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Dark Shadows: Beautiful but Dull Comedy
Johnny Depp plays Barnabas Collins, the owner of a very successful fishing business and namesake of the town of Collinsport. After incurring the wrath of Angelique (Green), a maid whose love he scorned, he discovers that she’s a witch and finds himself on the receiving end of one of her curses. Driven crazy by unrequited love, Angelique turns Barnabas into a vampire to make him suffer for all eternity. Locking him in a coffin and burying it, he stays there for two centuries until some construction workers stumble across him. Remerging in the 70s, he finds that the family fortunes have been reversed and business is floundering. It isn’t long before he finds out the still obsessed Angelique has taken it upon herself to curse his entire family in retribution for his lack of love.
To get camp right, you really have to commit which, unfortunately, isn’t exactly what this film does. The cast is mostly adequate with the only true standouts being Eva Green and Helena Bonham Carter as a psychologist living with the Collins. Green is fantastically over the top and incredibly funny with her desperate love for Barnabas. The question though is why somebody as electric as her would be obsessed with someone as boring as him. Bonham Carter sadly has quite a small role though to make up for it, she’s outfitted with the best wig in the film. She’s wry and eccentric and generally a blast whenever she shows up.
Barnabas with his ye old English accent, his Gothic clothes and pasty white makeup would be right at home in a number of Depp’s previous collaborations with Tim Burton. Because of this, Barnabas seems stale and familiar. That’s not to say that Depp does a bad job, but it’s gotten to the point where he’s become one with his specific brand of eccentric characters; they’ve become second nature to him and it drains a lot of the novelty and excitement out of the experience.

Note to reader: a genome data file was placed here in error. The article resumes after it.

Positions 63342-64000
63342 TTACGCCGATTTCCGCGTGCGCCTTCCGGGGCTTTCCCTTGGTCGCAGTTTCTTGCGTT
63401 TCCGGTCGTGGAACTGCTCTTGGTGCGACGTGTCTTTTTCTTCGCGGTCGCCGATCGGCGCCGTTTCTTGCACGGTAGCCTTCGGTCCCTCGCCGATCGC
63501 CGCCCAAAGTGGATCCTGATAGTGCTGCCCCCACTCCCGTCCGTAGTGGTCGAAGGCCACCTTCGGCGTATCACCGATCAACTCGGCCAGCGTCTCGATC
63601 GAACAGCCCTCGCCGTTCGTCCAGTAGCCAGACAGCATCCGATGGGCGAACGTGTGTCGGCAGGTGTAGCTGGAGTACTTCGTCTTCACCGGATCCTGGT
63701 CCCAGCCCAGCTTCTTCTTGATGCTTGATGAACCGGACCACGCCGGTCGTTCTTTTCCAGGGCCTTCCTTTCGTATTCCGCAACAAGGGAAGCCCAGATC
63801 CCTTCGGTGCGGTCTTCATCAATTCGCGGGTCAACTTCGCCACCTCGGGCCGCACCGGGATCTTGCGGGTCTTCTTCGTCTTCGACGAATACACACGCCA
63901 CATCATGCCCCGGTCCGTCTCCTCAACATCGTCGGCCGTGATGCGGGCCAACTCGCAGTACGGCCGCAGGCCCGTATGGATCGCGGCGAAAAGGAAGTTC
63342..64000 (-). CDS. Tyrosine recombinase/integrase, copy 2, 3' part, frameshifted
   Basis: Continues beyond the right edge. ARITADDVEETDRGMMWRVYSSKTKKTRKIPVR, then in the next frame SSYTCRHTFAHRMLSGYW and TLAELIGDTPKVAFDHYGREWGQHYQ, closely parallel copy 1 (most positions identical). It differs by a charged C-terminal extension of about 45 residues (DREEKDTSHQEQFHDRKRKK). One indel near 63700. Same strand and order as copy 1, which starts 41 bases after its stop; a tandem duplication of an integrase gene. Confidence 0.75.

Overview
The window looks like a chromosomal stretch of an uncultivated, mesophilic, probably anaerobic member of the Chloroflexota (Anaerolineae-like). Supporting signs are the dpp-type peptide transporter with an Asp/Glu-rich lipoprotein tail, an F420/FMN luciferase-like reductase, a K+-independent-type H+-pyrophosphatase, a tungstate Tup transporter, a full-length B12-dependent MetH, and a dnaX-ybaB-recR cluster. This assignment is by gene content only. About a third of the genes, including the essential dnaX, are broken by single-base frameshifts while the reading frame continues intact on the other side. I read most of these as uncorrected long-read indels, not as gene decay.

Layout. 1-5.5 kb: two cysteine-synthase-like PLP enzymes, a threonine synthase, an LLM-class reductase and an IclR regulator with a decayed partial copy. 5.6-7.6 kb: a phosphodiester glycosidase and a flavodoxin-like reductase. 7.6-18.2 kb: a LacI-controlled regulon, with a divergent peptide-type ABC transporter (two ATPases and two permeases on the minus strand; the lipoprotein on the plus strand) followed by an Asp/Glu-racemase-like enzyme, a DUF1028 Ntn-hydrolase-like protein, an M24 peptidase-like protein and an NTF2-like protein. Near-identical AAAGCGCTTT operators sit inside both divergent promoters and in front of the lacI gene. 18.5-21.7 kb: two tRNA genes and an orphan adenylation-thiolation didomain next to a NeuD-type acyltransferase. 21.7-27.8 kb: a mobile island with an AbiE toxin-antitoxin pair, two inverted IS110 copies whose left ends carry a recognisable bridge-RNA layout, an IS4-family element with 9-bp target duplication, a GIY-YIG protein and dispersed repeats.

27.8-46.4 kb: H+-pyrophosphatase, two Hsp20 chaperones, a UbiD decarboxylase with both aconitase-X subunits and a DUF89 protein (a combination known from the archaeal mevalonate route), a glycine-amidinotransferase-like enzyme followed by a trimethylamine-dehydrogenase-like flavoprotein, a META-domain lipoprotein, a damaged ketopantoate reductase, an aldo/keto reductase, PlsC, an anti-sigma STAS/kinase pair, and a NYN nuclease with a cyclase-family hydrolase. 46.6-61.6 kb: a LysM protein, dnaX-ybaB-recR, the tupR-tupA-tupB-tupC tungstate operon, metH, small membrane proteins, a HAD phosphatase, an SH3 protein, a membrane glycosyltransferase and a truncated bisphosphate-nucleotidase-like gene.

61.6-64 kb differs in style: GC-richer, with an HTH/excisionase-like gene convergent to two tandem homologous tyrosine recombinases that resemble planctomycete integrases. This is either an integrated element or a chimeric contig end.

The music is another issue. The cuts themselves, which include some stone cold classics such as Curtis Mayfield’s ‘Superfly’, make a pretty great mix tape but there’s something off about their use in this film; the onscreen action doesn’t hold its own against the music. On the other hand though, the film is visually gorgeous. The costumes are beautiful and Collinwood, the family mansion, is absolutely stunning whether decked out in 1700s inspired décor or combined with 70s touches such as lava lamps, furry rugs and psychedelic concert posters.
With a cast this stellar and Tim Burton directing, you’d be forgiven for expecting something far more cohesive than this. The film flops about, never finding its rhythm, and is generally a bit of a mess.
The premise of Kevin Macdonald’s latest thriller, Black Sea, suffers from a severe case of implausibility, though The Last King of Scotland director does manage to infuse plenty of tension and ignite a compelling lead performance by Jude Law.
As a proud and a skilful Royal Navy submarine commander, Captain Robinson (Law) - who has spent over a decade doing salvage work for the Agora Corporation – is shocked to learn that his services are no longer needed.
With no other real job prospects on the horizon, Robinson soon comes across a fellow colleague who provides him with valuable information concerning a sunken Nazi WWII U-boat. Apparently, during the height of the war, Stalin offered to pay Hitler a hefty sum as a way of preventing a possible invasion by the Fuhrer. However, the payment of gold bars never reached its destination and lies at the bottom of the Black Sea.